“The Buddhist tradition has a lot to offer people who have found themselves trapped — in this case, literally trapped, in prison,” Brien said. “I was trying to convey to them that there’s a way to be free, in a sense, even in prison.”
The professors found the inmates strikingly cerebral and attentive. Most of the inmates had never set foot in a college, but some had spent their time in captivity earning degrees and writing memoirs.
“I asked the students, ‘What do we mean when we say ‘conscience’?’ ” Goodheart said. “And one said, ‘Conscience is like a nerve that you can feel when you touch it, but if you burn it too many times, you kill it and you don’t feel it anymore.’ I have a sense that they think about this stuff a lot more than we do.”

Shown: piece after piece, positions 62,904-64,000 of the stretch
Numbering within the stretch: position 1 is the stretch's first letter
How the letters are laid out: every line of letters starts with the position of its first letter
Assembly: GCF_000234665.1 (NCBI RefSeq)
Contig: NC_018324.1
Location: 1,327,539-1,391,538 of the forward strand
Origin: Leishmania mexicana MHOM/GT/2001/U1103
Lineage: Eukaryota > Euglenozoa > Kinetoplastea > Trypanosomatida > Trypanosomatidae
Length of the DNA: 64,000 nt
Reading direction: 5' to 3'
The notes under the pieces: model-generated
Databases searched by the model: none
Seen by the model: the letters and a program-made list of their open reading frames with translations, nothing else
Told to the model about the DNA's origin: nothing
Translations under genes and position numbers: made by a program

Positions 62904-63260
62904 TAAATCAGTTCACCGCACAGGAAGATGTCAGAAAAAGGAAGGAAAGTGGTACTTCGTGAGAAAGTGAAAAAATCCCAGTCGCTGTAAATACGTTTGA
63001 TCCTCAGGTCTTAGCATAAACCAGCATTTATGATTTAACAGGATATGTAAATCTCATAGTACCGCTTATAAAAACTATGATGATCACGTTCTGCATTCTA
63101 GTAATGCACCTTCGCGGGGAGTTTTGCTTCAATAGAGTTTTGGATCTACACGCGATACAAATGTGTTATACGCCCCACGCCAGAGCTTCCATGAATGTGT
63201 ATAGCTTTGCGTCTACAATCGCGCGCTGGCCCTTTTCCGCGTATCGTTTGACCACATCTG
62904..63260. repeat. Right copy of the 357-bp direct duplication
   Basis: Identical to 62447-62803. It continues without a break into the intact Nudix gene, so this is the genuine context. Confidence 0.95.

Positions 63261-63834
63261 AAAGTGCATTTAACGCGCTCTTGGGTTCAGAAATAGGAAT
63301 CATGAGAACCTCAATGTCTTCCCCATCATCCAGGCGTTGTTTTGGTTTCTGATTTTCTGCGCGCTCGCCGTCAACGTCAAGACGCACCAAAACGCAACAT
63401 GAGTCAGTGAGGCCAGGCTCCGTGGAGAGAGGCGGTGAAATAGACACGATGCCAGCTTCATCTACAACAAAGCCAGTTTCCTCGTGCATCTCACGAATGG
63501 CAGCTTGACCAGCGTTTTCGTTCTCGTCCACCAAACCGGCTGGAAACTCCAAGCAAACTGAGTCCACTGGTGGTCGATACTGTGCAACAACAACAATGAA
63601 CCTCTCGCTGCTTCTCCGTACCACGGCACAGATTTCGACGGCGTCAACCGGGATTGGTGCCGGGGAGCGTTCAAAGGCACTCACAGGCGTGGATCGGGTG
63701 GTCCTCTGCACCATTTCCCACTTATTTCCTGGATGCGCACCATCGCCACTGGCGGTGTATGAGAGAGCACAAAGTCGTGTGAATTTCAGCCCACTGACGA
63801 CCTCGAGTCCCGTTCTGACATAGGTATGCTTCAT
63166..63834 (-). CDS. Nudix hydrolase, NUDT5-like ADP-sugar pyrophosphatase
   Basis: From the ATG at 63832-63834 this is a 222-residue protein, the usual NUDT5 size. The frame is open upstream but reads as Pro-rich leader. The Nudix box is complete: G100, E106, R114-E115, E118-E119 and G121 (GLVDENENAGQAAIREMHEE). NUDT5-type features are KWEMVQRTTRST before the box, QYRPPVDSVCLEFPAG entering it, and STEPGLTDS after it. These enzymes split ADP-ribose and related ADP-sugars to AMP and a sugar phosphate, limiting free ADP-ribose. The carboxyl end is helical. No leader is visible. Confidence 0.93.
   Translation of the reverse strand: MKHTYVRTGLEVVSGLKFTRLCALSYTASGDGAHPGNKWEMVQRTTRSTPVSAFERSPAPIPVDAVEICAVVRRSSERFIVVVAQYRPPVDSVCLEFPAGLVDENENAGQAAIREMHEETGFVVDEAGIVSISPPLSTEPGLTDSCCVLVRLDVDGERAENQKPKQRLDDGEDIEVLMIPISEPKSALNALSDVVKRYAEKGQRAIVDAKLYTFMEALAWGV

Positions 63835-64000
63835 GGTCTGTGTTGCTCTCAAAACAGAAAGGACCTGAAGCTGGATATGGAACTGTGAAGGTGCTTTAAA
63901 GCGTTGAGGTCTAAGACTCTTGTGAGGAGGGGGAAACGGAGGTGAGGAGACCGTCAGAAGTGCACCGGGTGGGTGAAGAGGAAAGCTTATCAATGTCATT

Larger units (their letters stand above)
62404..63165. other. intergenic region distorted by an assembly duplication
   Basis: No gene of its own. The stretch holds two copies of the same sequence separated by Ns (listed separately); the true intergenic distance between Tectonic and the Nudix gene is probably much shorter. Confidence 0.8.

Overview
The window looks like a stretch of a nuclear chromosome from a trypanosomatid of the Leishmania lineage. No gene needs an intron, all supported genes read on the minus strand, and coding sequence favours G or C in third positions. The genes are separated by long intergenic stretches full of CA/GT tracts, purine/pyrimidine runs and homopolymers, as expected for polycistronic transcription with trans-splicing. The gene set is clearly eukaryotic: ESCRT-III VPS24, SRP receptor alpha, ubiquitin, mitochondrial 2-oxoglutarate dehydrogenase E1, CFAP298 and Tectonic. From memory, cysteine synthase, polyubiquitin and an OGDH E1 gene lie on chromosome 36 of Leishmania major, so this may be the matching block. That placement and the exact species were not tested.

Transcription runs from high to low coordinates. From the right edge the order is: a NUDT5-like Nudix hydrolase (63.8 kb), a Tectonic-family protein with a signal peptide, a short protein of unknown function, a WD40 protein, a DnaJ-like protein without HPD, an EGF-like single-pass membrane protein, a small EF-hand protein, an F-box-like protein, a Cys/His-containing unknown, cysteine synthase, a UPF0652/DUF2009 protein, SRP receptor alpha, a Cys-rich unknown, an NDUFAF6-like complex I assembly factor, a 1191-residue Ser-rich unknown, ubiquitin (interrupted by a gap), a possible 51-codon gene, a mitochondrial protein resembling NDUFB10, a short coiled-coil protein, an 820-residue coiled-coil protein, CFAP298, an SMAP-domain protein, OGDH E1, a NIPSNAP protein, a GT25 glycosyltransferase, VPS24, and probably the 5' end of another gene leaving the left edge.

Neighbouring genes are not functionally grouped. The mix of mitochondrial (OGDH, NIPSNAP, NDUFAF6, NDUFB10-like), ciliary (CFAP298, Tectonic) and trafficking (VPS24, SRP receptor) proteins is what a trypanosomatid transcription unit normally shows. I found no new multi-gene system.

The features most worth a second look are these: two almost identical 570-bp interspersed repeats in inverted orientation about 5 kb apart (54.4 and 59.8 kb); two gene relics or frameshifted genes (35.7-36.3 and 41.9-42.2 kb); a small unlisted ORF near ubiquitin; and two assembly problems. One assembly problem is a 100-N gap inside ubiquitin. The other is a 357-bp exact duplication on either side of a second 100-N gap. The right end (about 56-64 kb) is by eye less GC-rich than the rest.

Ethics matter in prison, said Shakkir Talib Mujahid, 53, an inmate from Baltimore. Inmates learn to respect one another’s personal space and property. People learn not to cross those lines.
“Conflict resolution is key in here,” he said.
Wednesday was the last day of class. Schelberg walked around the room, handing back essays. He told the students, “It was really incredible seeing the differences from the first analysis to the final papers.”
Then he presented each inmate with a certificate of completion. Partners in Philosophy doesn’t count for college credit, but Schelberg is working with college leaders to change that. He thinks the college experience is incomplete if students and scholars don’t occasionally venture out into the real world.
“If it’s not rooted in actual problems,” he said, “your theory’s useless.”